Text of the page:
According to Ditlhakanyane, finding scalable distribution channels that allow startups to reach a large number of users in a commercially viable way is a significant challenge. This is particularly difficult in markets where traditional distribution channels are not well established, or where the infrastructure necessary to support a digital distribution model is lacking.
“In a funding winter environment where every cent should be stretched to
deliver value where it matters most, it becomes even more crucial for
founders to have clarity of thought on the right value drivers for their
Businesses.” she stated.
Ditlhakanyane noted that the pursuit of exits, or the realisation of value from an investment through a sale or public offering, is not just a challenge for investors, but for the entire ecosystem. She noted that as investors reach the end of their fund lifecycles, the need to achieve exits and return liquidity to investors and their limited partners (LPs) becomes more urgent.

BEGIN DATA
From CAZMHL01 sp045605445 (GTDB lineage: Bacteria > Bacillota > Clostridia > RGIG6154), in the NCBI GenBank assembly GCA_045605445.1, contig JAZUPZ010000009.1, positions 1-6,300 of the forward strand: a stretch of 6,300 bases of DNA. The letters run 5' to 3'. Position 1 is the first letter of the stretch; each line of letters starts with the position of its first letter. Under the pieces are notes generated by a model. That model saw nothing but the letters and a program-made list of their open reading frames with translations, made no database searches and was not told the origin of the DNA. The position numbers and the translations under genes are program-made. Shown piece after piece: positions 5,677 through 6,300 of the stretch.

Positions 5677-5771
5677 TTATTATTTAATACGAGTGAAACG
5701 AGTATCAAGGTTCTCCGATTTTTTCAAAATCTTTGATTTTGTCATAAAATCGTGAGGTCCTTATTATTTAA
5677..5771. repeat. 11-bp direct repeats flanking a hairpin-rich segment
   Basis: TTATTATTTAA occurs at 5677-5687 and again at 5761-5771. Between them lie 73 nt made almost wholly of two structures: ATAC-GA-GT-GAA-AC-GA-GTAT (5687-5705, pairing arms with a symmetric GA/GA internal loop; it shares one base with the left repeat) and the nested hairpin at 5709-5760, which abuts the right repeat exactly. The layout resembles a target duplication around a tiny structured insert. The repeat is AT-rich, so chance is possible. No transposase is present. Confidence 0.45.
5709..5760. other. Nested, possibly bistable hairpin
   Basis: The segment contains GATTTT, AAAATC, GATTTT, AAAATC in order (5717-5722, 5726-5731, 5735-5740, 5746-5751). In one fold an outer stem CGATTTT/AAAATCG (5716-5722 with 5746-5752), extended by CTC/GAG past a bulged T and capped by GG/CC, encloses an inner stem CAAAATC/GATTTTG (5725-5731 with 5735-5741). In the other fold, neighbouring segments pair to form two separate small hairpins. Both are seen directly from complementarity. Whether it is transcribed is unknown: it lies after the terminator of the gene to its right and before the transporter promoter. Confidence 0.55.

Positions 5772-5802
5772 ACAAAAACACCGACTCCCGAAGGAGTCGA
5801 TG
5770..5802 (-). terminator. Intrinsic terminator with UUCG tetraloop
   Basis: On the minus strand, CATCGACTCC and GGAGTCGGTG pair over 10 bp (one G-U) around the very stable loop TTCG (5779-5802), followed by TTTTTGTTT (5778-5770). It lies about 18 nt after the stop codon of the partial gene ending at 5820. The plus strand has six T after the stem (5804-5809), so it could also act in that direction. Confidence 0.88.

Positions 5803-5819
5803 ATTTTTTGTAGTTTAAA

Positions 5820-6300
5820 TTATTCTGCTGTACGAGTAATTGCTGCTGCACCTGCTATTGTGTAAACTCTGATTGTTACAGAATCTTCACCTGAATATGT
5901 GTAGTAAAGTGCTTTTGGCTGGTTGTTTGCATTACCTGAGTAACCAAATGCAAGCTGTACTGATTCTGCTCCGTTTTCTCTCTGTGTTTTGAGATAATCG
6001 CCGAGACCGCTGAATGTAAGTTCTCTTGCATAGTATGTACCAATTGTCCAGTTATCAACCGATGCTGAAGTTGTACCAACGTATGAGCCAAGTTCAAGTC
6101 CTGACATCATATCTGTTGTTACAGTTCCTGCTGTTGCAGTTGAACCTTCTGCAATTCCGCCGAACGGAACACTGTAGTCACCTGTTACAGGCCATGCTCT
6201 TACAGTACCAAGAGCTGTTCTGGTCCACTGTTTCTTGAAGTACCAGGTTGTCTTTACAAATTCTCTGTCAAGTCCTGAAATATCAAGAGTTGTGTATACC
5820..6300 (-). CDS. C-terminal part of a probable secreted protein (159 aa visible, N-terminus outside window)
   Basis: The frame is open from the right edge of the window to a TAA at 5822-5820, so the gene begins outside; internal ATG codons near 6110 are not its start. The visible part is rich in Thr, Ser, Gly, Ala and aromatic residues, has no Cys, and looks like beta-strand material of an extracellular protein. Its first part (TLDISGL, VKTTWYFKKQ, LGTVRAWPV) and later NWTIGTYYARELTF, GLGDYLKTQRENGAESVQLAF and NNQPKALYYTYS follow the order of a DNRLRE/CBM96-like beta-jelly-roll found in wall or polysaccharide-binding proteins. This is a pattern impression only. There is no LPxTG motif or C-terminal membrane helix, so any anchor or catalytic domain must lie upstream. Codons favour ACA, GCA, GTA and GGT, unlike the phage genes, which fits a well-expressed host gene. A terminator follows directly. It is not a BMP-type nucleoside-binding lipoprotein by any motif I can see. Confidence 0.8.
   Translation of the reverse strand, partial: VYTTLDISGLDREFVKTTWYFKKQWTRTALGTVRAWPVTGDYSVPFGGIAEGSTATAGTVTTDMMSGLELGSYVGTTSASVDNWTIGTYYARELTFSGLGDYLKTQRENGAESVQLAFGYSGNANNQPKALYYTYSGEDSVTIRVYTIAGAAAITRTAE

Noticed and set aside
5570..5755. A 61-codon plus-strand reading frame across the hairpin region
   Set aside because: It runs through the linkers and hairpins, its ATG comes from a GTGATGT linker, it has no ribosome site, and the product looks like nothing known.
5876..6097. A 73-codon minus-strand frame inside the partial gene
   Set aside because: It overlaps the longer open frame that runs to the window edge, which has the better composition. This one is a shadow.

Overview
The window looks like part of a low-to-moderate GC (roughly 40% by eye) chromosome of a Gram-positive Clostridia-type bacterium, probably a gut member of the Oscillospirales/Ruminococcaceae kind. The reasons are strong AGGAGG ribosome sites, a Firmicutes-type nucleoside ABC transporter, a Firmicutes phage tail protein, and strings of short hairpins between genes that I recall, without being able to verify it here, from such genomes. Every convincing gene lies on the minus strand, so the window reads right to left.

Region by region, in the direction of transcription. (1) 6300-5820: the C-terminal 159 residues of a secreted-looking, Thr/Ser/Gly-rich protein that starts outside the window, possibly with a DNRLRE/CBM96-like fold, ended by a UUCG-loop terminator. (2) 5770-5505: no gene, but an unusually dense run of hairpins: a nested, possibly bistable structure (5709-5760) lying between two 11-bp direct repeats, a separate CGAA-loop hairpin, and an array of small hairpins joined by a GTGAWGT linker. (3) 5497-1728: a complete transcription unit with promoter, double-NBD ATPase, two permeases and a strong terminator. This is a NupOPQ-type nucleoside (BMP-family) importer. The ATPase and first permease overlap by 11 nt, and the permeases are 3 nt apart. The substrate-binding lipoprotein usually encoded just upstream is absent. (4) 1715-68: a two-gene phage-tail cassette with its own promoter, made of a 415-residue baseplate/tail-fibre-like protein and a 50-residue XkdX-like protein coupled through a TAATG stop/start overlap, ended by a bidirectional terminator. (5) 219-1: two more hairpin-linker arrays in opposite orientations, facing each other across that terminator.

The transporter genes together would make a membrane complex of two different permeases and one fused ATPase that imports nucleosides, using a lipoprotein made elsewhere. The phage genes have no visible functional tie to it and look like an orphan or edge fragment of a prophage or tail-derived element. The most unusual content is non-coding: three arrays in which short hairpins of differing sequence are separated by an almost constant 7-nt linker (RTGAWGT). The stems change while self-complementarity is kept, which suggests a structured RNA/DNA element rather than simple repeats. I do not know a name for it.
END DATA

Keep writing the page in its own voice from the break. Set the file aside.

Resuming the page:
“The question is not WHO to exit to, as we’ve seen
broad categories of buyers emerging as the ecosystem matures, but
rather WHAT they will be buying,” she remarked.
According to Ditlhakanyane, one of Founders Factory Africa’s biggest challenges has been working with founders to define what “acquirable assets” are within their solutions, and how to integrate the development of these assets into their roadmaps. This is because many founders have a product-focused mindset, rather than a business-focused one. By working with them to define and build these assets, Ditlhakanyane hopes to make it easier for founders to achieve successful exits in the future.